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Don’t Resist These Job Search Strategies

On my constant search of helpful resources to offer to our Dislocated Worker Program clients, I came across this great article by Kathy Caprino. I believe that it touches in all the areas, that in my experience, job seekers struggle with.

As always if you need additional assistance don’t be afraid to connect with your vocational counselor at MN Job Partners.

6 Critical Job Search Strategies That Midlife Professionals Resist

This past year, I’ve had countless discussions with midlife colleagues, clients, family and friends about the job search process today. The vast majority of them – in fact, a full 90% of those folks I’ve advised and consulted with who are looking for new jobs – are generally confused and very intimidated by what’s necessary in terms of the process required to land a great new job. And they actually resist – both physically and mentally – what needs to be done to secure a rewarding, lucrative position in today’s employment landscape.

Here’s a quick rundown on 6 critical job search steps you must engage in if you want to land great work as quickly and effectively as possible:

#1: Network extensively, and do it in the right “room”

Many midlife professionals have been at the same job for years, and haven’t done any networking at all. They have less than 100 connections on LinkedIn, and they haven’t spoken to people outside their own company about their work for years.

One challenge I hear over and over from my clients is that the professionals they know well are also looking for work and struggling, so these networking contacts aren’t in a position to help them find work.

What has to happen here is shifting your mindset and approach to expand your network far beyond the few people you know today. Your network needs to include higher-level mentors, sponsors, advocates and movers and shakers in the field who can open doors for you.

Here’s who to connect with:

  • All your past colleagues, bosses, educators, employees, partners and colleagues who you’ve ever enjoyed working with or learning from

  • People in all walks and fields who think highly of you and what you do, who’d happily give you recommendations and endorsements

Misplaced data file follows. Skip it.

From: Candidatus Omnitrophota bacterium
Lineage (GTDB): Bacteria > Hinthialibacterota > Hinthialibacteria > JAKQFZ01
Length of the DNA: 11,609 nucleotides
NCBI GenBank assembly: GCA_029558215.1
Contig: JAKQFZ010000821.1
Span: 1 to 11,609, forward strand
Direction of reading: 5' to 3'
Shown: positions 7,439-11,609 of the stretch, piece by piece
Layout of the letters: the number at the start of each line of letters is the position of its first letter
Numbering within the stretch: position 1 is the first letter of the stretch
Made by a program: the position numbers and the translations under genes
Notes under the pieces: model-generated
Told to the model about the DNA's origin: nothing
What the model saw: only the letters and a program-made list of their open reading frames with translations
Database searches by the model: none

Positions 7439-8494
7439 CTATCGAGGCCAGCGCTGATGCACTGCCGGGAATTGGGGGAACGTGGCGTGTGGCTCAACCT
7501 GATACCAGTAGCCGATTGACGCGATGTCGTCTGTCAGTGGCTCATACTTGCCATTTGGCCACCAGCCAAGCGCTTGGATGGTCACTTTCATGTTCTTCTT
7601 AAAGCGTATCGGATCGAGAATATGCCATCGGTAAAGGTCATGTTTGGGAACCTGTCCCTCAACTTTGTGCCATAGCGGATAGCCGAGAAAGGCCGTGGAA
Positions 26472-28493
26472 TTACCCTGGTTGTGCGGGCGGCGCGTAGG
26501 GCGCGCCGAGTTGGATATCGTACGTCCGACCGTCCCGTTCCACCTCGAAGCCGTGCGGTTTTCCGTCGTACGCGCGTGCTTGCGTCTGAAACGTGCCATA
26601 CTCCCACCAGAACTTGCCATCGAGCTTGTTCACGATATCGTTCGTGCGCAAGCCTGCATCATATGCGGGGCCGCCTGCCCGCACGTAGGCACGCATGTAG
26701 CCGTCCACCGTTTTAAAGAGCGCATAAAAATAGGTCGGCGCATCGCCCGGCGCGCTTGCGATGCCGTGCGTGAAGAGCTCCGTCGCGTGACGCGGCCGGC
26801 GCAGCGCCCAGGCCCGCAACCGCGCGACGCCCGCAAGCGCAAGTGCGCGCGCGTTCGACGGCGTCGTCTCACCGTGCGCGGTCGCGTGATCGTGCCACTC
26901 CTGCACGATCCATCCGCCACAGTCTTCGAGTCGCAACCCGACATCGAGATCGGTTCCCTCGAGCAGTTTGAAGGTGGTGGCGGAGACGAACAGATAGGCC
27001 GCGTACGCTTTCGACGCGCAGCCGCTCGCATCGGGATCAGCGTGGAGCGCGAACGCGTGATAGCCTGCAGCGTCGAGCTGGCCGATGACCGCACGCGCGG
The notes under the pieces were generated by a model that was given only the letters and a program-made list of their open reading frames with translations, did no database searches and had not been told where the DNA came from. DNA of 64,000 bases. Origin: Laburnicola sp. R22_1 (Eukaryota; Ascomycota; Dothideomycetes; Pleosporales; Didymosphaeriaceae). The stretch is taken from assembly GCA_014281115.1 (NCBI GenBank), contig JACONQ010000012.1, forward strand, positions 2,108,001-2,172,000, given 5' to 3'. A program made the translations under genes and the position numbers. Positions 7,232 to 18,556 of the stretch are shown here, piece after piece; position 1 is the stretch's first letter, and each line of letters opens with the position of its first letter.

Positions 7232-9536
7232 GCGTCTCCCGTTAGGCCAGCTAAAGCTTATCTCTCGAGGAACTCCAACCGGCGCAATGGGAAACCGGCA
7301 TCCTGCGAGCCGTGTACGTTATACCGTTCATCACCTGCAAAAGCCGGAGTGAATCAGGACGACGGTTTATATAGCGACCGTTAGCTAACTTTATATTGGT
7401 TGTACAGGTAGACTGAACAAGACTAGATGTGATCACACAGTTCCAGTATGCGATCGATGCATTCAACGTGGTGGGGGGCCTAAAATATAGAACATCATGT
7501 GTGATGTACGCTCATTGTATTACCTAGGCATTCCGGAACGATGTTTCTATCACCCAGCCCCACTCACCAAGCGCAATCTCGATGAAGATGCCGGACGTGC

• Professionals who are moving and shaking in the field, and contributing in an inspiring way

  • Thought leaders, authors and experts who are important to follow to help you keep your finger on the pulse of new developments and trends in your field.

If you’re networking in the wrong room – meaning, you’re only talking to people who are out of work and feeling hopeless and helpless and don’t have anything exciting going on professionally – then you’re missing the point of networking and you’re holding yourself back from growth.

Tip: Use LinkedIn more extensively now to build your network to over 500+ connections. That’s an important metric because it demonstrates your level of engagement with professionals in your field and beyond. And reach out directly to professionals who fall into all of the above categories. Connect with at least 50 new people a week on LinkedIn, and identify 10 people who’ve been great supporters in the past who you can take for coffee or have an online conversation with, to share about what you’re hoping for in the future, and ask them if they know anyone who might be helpful to speak with. Don’t forget to also ask them how you can be of service to them as well.

#2: Build a powerful personal brand using LinkedIn

When people are looking for work, they have often lost sight of how talented and accomplished they are, and what they have to offer. Stop what you’re doing, and go to your LinkedIn profile now, and make it more powerful. Enhance your headline so it shares not your current job title (get rid of that) but talks about who you are in totality in the professional world. In one powerful one sentence, find a way to share in that headline what you do, who you do it for, and what you’re passionate about achieving and why.